The Bow In Warfare

The Bow In Warfare
By Thomas Forbes from his book 'Guide To Better Archery'

As firearms improved, they gradually replaced the use of the bow in English warfare. The forces of Elizabeth the 1st were the last in which the bow played an important role.

Of all the long-bows that were made and used in England, only four examples have survived to the present day. Two of these were recovered from the wreck of a ship which sank in the Thames during the reign of Henry VIII.

The tactical use military men made of the bow was predicated not on the skill or marksmanship of the individual archer but on the premise that serious casualties could be in­flicted on an enemy by massing the fire of hundreds and thousands of archers and actually filling the air, in the words of old writers, with a cloud of arrows.

Additional evidence that aimed individual fire was not practiced as late as the eleventh century is contained in an account of the Battle of Hastings, fought in the year 1066.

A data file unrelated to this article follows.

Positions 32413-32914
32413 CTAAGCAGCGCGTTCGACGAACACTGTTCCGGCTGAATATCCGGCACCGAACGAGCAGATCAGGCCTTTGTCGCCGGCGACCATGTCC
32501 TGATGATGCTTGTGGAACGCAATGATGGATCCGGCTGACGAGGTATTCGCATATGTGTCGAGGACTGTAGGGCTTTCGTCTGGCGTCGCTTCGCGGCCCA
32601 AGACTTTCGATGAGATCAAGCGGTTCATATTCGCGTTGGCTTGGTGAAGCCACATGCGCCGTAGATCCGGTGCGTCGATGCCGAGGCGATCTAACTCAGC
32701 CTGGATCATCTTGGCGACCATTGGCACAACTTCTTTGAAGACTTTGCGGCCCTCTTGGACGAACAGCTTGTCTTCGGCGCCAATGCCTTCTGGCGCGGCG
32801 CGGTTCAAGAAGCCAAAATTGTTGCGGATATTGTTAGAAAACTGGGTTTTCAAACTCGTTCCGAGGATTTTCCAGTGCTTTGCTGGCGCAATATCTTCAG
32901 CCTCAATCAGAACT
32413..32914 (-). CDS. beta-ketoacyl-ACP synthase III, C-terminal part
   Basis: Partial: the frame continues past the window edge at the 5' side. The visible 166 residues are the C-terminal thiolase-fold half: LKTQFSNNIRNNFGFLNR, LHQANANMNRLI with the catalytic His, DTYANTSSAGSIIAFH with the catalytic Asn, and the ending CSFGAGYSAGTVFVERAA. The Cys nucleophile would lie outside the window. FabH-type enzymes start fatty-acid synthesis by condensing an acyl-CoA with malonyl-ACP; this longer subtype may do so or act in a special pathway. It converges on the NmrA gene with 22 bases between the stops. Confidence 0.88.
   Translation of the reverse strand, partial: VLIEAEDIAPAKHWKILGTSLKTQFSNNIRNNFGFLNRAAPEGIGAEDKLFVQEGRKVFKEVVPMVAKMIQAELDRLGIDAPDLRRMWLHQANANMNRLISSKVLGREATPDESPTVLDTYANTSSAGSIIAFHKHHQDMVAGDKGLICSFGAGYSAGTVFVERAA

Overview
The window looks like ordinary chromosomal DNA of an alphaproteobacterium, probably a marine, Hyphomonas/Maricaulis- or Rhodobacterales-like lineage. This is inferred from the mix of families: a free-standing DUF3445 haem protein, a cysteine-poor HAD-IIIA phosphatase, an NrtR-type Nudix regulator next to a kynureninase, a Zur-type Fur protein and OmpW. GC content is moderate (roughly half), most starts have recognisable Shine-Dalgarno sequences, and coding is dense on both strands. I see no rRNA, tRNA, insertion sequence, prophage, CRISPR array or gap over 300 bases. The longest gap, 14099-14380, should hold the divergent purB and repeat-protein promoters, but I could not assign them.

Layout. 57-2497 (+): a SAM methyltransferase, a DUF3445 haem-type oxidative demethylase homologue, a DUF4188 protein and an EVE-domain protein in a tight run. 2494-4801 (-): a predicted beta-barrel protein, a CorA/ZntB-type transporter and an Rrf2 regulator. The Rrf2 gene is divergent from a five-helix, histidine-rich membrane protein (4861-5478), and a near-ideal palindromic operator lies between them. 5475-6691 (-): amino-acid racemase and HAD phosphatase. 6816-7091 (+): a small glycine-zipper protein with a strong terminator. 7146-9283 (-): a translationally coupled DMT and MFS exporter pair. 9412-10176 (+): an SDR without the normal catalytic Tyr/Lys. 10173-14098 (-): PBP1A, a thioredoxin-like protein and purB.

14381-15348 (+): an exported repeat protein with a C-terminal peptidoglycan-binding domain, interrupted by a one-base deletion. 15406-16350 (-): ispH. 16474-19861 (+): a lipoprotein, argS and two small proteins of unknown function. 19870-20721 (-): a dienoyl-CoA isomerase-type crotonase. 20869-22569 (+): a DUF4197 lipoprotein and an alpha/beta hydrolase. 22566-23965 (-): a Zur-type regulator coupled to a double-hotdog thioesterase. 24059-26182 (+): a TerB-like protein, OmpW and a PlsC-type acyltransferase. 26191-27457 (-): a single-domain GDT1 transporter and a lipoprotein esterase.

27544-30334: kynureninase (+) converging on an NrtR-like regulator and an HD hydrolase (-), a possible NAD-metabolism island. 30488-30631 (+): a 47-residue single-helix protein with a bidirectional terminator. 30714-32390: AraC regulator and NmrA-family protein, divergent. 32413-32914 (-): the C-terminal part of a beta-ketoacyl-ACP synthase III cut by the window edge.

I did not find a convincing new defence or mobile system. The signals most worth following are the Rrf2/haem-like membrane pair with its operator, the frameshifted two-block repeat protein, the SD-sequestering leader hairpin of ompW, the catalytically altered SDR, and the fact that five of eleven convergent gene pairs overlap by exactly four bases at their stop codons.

William, Duke of Normandy, was unable to penetrate the Saxon wall of shields with his men-at-arms. Every charge of his knights was repulsed. Near the end of the day he ordered his archers to shoot high in the air and drop their arrows behind the Saxon wall of shields. Harold, the Saxon King, struck in the eye by an arrow, was mortally wounded, and the Conqueror's men-at-arms charged through the line to victory.

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